According to Pamela Bright (The Book of Rules of Tyconius: Its Purpose and Inner Logic), the late fourth century was the “Age of Exiles” in the Western church. The Council of Milan (355), convene to deal with the question of Athanasius’s orthodoxy, ended with the exile of the Nicene party, including Hilary of Poitiers, Dionysius of Milan, Eusebius of Vercelli, and Luciver of Cagliari. The Arian George of Cappadocia took the see of Alexandria, and Athanasius was sent off for his third exile. It was the first real wrestling that the Western church had had with Arian theology.
The Western exiles went East, and they made the most of their exile: “Hilary and Eusebius plunged into the study of the Eastern writers. Eusebius translated the Commentary on the Psalms of Eusebius of Caesarea, while Hilary read the works of Origen [which he probably already knew to some degree], studies Arianism at close quarters, and produced his great work On the Trinity.” As a result of the exile and the “cross-fertilization of Greek and Latin thought,” Western intellectual life was “transformed.” By the 370s, Ambrose was in Milan, and “Jerome and Rufinus were embarking on their first works of Latin translations of the Greek Fathers.”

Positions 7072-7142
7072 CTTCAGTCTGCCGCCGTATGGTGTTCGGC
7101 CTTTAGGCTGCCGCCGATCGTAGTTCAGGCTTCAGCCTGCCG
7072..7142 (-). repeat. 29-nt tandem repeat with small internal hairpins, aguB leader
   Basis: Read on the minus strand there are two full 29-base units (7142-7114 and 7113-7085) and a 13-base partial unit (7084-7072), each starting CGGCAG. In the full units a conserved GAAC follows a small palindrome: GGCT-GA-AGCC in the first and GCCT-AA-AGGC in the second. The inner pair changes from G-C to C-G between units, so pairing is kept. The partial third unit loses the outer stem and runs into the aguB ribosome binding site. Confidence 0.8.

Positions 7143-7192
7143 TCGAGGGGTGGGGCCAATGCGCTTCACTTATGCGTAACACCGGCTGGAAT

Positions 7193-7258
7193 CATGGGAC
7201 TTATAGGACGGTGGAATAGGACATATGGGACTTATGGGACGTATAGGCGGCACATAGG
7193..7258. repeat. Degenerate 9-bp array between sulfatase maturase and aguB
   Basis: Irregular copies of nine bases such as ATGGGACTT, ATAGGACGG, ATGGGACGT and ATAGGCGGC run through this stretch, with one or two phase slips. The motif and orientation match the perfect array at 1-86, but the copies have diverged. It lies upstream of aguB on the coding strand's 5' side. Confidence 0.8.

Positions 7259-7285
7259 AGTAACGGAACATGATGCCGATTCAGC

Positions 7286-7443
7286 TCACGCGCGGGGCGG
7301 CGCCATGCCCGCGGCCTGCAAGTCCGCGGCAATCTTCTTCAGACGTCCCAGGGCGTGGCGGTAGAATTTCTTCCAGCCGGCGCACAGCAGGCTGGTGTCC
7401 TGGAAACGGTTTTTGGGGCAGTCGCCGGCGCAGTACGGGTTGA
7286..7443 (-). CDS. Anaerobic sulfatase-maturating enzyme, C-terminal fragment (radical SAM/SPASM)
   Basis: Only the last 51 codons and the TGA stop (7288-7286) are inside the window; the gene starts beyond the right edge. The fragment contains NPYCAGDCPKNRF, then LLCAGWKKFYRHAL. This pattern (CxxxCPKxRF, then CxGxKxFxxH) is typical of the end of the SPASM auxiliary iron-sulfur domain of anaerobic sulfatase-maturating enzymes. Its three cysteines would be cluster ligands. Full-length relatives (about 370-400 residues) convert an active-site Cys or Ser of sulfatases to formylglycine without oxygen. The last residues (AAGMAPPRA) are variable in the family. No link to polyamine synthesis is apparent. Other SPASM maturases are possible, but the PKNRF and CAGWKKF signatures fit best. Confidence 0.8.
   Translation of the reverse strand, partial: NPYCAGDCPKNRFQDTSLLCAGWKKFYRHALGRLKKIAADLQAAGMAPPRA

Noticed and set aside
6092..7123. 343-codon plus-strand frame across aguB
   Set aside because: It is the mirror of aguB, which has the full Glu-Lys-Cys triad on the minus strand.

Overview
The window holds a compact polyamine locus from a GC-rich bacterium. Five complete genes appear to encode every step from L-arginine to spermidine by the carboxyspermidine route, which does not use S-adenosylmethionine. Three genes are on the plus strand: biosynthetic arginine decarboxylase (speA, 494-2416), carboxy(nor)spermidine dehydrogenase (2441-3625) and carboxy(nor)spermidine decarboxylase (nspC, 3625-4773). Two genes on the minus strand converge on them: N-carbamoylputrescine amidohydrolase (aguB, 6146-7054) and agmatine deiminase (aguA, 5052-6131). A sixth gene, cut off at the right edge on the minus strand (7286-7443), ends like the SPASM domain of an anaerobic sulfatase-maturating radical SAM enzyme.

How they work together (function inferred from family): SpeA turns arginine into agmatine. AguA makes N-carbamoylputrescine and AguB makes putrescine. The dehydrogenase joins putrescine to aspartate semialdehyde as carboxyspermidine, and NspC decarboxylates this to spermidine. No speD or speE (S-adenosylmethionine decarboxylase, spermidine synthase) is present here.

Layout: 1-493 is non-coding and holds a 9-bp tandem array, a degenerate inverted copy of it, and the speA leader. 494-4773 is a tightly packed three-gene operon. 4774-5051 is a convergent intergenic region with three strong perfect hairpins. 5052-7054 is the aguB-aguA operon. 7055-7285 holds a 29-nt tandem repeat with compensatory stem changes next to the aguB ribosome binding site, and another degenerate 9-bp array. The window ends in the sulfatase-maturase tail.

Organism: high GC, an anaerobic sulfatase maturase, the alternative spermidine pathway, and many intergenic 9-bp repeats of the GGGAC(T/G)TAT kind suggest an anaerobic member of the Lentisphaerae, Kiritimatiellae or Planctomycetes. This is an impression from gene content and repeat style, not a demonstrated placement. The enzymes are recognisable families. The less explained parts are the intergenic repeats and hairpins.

Not least it was transformed in hermeneutics. Bright’s intention in sketching this history is to find sources for the hermeneutical system of Tyconius. Hilary was the first Latin writer to write a commentary on a gospel, and Tyconius was the first to write a commentary in Africa (on the Apocalypse). The “spiritualizing” tendencies found in Ambrose and Tyconius, she suggests, are in part the product of this influence from Eastern Christianity. And that suggests the possibility that the Age of Exiles shaped Western theology in decisive ways: From the exiles through Ambrose and Tyconius to Augustine.
Not unlike the way some later Genevan exiles from Britain later remade English and Scottish Christianity.